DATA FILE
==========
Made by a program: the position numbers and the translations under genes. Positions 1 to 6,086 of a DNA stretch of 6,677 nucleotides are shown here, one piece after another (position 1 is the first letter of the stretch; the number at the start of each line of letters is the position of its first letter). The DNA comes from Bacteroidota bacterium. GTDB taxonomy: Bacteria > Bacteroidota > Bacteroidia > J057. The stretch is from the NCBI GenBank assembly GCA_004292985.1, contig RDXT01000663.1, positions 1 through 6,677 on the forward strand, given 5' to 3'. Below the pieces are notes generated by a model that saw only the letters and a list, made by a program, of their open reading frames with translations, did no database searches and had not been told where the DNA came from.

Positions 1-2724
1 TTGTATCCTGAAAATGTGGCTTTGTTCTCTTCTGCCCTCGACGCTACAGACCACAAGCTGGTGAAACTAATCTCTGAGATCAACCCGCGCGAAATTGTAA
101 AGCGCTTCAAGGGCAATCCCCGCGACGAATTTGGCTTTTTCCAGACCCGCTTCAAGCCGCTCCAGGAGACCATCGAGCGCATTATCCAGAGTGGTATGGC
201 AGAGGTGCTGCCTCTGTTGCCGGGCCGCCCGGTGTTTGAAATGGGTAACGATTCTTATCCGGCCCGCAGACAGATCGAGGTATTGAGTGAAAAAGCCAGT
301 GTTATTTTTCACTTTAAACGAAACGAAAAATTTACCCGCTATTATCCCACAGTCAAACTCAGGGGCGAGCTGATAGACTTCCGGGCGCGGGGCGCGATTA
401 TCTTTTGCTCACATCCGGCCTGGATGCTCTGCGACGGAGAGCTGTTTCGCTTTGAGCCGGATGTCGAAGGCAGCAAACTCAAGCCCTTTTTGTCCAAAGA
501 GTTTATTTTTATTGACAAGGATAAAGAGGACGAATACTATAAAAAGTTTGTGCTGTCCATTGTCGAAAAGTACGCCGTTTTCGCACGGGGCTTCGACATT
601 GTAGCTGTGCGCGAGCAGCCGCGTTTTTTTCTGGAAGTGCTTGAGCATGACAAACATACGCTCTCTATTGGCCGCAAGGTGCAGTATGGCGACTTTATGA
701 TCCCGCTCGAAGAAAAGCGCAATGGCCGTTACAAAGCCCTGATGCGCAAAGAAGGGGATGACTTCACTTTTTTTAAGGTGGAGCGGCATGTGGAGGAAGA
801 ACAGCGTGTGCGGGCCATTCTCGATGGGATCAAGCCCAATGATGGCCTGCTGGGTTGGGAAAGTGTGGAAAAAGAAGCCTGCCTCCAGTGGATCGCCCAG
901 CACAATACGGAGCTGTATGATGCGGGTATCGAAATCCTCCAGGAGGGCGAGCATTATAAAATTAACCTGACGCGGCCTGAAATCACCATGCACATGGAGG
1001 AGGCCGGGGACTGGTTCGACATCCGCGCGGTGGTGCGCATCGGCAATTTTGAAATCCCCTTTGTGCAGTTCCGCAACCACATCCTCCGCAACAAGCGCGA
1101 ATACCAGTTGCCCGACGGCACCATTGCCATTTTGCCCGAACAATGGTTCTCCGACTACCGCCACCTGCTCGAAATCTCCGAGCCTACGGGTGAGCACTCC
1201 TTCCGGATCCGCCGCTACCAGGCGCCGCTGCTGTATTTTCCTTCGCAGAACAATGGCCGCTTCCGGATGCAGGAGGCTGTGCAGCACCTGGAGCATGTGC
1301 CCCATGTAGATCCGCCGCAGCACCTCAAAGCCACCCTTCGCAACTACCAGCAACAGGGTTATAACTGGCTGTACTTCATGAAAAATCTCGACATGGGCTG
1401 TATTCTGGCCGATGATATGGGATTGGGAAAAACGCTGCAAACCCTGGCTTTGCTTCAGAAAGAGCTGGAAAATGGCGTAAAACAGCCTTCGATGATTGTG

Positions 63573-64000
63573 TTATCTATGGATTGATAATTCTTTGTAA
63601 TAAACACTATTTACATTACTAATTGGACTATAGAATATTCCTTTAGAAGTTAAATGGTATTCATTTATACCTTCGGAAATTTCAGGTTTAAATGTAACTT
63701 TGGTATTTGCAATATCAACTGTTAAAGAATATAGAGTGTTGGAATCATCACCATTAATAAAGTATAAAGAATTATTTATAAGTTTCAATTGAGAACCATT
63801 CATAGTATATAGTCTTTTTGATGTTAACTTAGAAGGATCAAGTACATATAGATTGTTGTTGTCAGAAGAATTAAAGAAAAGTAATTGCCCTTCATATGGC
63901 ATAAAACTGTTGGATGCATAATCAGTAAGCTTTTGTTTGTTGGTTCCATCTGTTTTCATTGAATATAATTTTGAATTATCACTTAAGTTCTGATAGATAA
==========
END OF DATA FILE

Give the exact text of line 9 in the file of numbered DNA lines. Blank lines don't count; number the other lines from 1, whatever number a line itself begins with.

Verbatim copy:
601 GTAGCTGTGCGCGAGCAGCCGCGTTTTTTTCTGGAAGTGCTTGAGCATGACAAACATACGCTCTCTATTGGCCGCAAGGTGCAGTATGGCGACTTTATGA